Historical Atlas of Canada: The land transformed, 1800-1891

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University of Toronto Press, 1987 - History - 184 pages
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The emergence in the nineteenth century of a new political and territorial entity - Canada - is dramatically portrayed in this book. Through breathtaking cartography it vividly captures the great economic and social events that made possible the successful birth of a huge new country.

The Land Transformed reveals how a thinly populated and economically limited group of colonies in 1800 came together to become the Canada of the 1890s. The profound revolution was the transformation of the land: forest and grassland gave way to farmland, native populations were moved onto reservations, railways and telegraph tied together widely separated communities; urban commercial centres grew. At the end of the century Canada was recognizable as one of the world's major countries, stretching across a continent, comfortably at home in the world of railways, factories, and well-developed agriculture.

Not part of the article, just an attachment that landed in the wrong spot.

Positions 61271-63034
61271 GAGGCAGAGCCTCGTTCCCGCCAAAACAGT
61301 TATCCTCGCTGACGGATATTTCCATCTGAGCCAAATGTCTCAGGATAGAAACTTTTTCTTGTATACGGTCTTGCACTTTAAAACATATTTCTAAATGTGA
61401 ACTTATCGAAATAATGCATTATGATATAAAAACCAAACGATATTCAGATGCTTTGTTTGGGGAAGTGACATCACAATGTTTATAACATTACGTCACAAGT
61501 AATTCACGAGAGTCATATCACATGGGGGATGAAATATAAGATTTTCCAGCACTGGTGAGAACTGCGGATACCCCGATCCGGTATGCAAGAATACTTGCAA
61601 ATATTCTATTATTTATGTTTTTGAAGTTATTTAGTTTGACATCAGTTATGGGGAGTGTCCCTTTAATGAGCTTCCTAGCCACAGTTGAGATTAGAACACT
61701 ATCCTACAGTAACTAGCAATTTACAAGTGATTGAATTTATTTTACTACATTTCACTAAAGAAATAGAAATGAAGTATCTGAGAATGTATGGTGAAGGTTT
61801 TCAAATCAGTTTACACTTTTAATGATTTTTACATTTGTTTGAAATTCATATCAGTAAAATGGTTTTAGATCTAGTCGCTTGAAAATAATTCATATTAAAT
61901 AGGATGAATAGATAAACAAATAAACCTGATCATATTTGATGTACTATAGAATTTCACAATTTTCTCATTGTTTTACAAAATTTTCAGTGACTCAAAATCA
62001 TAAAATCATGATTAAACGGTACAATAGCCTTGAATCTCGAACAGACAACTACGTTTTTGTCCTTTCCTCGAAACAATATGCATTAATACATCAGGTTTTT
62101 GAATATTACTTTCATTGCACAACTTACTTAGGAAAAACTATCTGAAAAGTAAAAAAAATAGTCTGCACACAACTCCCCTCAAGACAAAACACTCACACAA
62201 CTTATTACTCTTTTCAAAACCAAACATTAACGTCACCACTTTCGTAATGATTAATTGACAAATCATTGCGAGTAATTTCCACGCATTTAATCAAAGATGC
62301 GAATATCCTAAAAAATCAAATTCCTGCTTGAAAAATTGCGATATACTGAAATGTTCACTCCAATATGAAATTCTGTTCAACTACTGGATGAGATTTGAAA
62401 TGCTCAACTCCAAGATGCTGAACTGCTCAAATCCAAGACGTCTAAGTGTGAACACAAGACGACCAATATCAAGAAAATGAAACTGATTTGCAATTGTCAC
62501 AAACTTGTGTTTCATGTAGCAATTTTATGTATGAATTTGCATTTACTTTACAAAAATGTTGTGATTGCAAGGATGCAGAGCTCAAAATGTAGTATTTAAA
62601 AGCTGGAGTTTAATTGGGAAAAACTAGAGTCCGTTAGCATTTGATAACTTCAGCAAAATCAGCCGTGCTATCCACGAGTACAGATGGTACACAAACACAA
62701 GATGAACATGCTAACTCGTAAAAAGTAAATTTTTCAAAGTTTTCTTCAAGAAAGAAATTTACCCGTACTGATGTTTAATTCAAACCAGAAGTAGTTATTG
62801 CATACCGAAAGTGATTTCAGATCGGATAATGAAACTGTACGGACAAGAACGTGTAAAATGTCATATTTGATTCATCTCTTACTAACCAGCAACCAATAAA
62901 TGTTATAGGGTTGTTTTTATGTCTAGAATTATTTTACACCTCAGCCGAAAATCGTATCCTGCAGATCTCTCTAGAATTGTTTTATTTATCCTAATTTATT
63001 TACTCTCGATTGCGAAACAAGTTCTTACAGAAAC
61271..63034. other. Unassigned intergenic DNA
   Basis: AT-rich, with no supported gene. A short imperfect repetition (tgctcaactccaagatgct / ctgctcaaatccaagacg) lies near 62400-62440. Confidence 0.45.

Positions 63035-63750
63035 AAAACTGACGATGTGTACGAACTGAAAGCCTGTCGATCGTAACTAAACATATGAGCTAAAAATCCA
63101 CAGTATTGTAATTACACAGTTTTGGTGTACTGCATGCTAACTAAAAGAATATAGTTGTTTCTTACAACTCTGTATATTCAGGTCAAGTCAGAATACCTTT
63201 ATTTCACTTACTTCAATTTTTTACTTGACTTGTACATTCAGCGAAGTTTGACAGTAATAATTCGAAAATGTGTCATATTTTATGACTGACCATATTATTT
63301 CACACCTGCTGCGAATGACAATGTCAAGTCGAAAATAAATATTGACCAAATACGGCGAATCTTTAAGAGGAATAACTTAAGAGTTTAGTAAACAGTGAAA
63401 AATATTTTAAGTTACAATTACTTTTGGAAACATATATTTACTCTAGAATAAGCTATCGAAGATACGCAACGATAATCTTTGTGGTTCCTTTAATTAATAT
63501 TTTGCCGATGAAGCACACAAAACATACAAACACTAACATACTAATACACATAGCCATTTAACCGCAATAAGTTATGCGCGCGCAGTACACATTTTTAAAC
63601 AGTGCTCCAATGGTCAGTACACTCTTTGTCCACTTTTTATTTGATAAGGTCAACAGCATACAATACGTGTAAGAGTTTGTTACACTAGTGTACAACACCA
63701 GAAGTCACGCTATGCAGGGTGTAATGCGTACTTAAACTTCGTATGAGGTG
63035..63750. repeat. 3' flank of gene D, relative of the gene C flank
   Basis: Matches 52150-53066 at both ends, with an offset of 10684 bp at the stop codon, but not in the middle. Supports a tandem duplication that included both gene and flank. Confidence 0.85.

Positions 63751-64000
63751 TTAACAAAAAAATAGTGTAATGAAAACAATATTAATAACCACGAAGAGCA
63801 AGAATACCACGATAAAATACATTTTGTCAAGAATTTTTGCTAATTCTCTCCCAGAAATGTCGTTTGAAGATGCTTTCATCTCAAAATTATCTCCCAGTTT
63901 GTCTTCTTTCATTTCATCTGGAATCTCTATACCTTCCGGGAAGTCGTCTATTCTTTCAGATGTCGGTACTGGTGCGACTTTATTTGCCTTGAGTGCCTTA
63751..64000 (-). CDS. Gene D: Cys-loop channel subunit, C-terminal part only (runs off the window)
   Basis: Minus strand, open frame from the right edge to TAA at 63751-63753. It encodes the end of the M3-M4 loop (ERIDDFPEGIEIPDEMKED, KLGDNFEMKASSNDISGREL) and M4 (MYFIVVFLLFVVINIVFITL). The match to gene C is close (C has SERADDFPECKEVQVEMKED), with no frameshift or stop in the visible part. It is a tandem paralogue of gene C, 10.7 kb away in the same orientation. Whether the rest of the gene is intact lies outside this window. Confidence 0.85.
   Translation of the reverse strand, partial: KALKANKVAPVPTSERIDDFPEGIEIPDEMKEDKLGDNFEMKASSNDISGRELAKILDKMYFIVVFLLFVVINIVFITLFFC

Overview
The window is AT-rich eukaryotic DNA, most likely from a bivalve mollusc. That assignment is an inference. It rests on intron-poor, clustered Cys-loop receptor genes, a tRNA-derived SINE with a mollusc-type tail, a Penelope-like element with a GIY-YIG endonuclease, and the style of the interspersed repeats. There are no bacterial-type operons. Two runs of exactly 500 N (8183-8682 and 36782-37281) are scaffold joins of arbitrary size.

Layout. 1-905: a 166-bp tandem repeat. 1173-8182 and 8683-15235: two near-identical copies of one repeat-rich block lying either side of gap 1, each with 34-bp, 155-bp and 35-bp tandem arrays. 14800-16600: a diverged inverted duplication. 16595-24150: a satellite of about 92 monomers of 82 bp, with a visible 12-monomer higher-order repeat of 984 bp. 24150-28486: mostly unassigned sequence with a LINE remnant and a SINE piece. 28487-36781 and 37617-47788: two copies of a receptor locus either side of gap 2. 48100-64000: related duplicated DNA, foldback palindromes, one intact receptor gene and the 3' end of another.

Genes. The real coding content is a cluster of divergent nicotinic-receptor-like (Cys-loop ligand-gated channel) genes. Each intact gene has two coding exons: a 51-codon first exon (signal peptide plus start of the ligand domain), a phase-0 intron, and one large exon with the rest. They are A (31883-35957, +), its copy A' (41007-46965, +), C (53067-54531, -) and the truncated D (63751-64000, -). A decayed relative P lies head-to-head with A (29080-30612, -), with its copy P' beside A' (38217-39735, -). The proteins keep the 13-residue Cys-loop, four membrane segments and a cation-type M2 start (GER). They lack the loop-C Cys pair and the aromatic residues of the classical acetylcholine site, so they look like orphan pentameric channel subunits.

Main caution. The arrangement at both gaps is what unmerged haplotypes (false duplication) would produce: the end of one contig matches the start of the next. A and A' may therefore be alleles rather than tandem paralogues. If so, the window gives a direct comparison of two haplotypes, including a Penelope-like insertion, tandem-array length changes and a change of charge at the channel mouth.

The first part of the volume, 'Extending the Frontier: Settlement to Mid-Century,' describes the growth of the population and the economy in the first half of the century. Maps, graphs, charts, and paintings are used with imagination and clarity to portray the spread of settlement, based on immigration and an accelerated use of resources, the most important of which was land. By the 1850s a dominant agriculture was joined to a productive timber trade as the country's engine of growth.

Part II, 'Building a Nation,' covers the country's 'coming of age.' Between the 1850s and the 1890s political union was achieved, conomic growth continued, and a recognizable Canadian society emerged. These same developments left in their wake a declining and dispersed indigenous population. A series of treaties moved Indian populations to reserves of land in a massive rearrangement of native territory that set the stage for continuing cultural conflict.

The nineteenth century witnessed the culmination of four centuries of European engagement in North America. Momentous events of the time are captured in this volume, which provides a splendid visual record of the drama of nation building and the roots of the diverse nation we know today.

 

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About the author (1987)

GEOFFREY J. MATTHEWS was Chief Cartographer at the University of Toronto for more than thirty years, until his retirement in 1993. He was cartographer for twenty previous atlases, including all three volumes of the Historical Atlas of Canada.